This episode shouldn’t be any good: going to the moon is ridiculous. And it’s really a product of its time, like the espionage episode. But it’s so wacky that it works – especially since the Addamses are so heartfelt and confident.

23. Thing Is Missing: Thing has been upset of late. Then he goes missing. The Addamses look for him everywhere, but can’t find him. Gomez is on the case, interrogating each family member. Nothing. And the cops won’t help. They put a Missing Persons ad in paper, which leads people to bring them all sorts of “things”. But not Thing. Then they receive a ransom note, so they hire Sam Diamond, detective, to find the culprit. They eventually discover that Thing felt neglected and set it all up.

A very predictable episode but it’s zesty and zippy. Of note, we see Morticia and Gomez play chess together, one of their many unconventional activities. Awesome sauce.

My least favourite episodes were:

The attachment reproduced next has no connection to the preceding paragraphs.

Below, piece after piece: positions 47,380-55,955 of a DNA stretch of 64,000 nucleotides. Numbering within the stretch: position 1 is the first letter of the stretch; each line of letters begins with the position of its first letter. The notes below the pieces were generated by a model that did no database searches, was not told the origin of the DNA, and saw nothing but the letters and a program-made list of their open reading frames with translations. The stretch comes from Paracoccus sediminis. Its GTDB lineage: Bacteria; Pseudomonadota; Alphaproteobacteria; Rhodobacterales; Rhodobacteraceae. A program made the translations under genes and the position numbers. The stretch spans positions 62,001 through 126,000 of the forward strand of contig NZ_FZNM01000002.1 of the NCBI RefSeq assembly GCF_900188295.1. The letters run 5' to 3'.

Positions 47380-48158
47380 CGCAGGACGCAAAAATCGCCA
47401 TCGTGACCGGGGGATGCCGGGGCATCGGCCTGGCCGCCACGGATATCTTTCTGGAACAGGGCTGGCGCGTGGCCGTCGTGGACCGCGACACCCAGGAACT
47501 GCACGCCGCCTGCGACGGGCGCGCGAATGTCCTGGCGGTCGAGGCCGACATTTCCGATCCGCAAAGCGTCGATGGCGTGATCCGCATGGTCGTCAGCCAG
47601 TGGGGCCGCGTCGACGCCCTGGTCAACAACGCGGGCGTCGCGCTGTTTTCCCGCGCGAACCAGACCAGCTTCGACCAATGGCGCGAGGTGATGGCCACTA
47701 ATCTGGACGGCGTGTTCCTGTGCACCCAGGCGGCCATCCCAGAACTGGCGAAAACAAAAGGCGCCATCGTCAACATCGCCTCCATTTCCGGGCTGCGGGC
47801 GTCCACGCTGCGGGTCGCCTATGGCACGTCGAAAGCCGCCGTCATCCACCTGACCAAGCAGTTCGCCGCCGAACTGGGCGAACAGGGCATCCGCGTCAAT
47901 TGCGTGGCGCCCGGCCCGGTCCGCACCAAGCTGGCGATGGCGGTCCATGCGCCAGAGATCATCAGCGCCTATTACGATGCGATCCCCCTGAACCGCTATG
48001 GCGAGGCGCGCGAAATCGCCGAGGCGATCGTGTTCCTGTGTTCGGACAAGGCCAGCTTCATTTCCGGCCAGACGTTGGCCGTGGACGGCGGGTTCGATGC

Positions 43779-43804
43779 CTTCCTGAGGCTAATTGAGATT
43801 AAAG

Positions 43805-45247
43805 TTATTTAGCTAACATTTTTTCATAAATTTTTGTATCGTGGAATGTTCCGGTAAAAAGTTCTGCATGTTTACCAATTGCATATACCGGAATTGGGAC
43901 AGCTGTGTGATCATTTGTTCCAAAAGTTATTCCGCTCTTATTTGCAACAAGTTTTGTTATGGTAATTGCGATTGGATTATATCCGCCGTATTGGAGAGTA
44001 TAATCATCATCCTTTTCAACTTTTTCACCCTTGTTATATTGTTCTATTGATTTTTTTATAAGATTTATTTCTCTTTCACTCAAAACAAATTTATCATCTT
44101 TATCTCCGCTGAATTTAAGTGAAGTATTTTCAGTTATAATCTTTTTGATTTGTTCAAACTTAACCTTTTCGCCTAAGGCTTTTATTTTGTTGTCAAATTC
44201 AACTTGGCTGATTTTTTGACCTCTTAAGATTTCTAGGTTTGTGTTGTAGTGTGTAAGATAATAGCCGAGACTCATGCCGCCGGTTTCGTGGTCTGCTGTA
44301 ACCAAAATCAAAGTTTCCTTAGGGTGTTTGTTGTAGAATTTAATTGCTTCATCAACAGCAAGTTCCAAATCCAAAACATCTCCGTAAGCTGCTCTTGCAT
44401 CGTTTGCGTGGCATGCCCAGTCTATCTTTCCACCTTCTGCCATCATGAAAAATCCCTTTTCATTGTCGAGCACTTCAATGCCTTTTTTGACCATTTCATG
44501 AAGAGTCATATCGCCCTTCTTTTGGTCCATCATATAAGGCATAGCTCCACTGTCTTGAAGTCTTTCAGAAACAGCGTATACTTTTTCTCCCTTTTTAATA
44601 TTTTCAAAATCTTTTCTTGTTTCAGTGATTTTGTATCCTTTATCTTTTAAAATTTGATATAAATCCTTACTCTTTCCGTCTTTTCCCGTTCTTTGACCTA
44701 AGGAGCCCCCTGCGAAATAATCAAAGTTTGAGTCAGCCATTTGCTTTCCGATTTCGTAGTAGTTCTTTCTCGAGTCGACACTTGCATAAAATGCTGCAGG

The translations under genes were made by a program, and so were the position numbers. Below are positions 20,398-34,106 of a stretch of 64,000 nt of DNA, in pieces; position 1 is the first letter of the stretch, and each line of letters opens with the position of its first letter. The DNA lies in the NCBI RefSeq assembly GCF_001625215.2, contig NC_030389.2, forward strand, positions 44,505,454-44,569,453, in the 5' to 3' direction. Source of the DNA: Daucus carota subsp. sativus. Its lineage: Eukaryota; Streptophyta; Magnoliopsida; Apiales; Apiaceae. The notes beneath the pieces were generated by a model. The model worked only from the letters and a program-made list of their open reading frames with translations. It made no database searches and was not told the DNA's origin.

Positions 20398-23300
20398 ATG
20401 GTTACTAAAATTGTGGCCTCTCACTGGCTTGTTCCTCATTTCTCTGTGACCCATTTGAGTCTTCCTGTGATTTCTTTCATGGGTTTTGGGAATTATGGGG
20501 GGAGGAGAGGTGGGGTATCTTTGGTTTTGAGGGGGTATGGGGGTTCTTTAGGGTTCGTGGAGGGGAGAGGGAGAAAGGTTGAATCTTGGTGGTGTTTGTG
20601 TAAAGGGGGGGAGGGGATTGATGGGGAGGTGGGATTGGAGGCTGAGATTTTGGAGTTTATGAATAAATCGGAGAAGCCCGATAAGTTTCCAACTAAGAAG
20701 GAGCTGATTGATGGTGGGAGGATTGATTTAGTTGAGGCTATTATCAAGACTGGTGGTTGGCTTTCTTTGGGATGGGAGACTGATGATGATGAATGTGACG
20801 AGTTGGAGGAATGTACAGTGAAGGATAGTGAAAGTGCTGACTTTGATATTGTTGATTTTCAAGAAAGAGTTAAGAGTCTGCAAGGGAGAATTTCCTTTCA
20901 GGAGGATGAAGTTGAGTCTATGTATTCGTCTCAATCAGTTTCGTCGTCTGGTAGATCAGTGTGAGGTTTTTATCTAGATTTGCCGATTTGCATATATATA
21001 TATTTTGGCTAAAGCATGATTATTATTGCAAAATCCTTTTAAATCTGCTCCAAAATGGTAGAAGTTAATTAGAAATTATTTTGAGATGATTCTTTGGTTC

8. Green-Eyed Gomez: Morticia’s old friend Lionel is coming to visit and she’s set up the whole place. But Lionel, who’s secretly a grifter, plans to scam them out of their money. Gomez is mildly jealous: to force Lionel to leave, Gomez and Fester rearrange the room to be homey and comfy, thinking that he’d hate it because they do. Then they hire a maid, hoping to seduce him – but she’s too eager, annoying him. So Gomez decides to coach her, but Morticia catches them and thinks he’s in love with the maid.

This episode is annoying because it’s unlikely: neither Gomez or Morticia are ever this insecure; they’re too tight to be shakey like this. The plot depends on things unsaid and poor logic. Plus the gags are corny. Meh.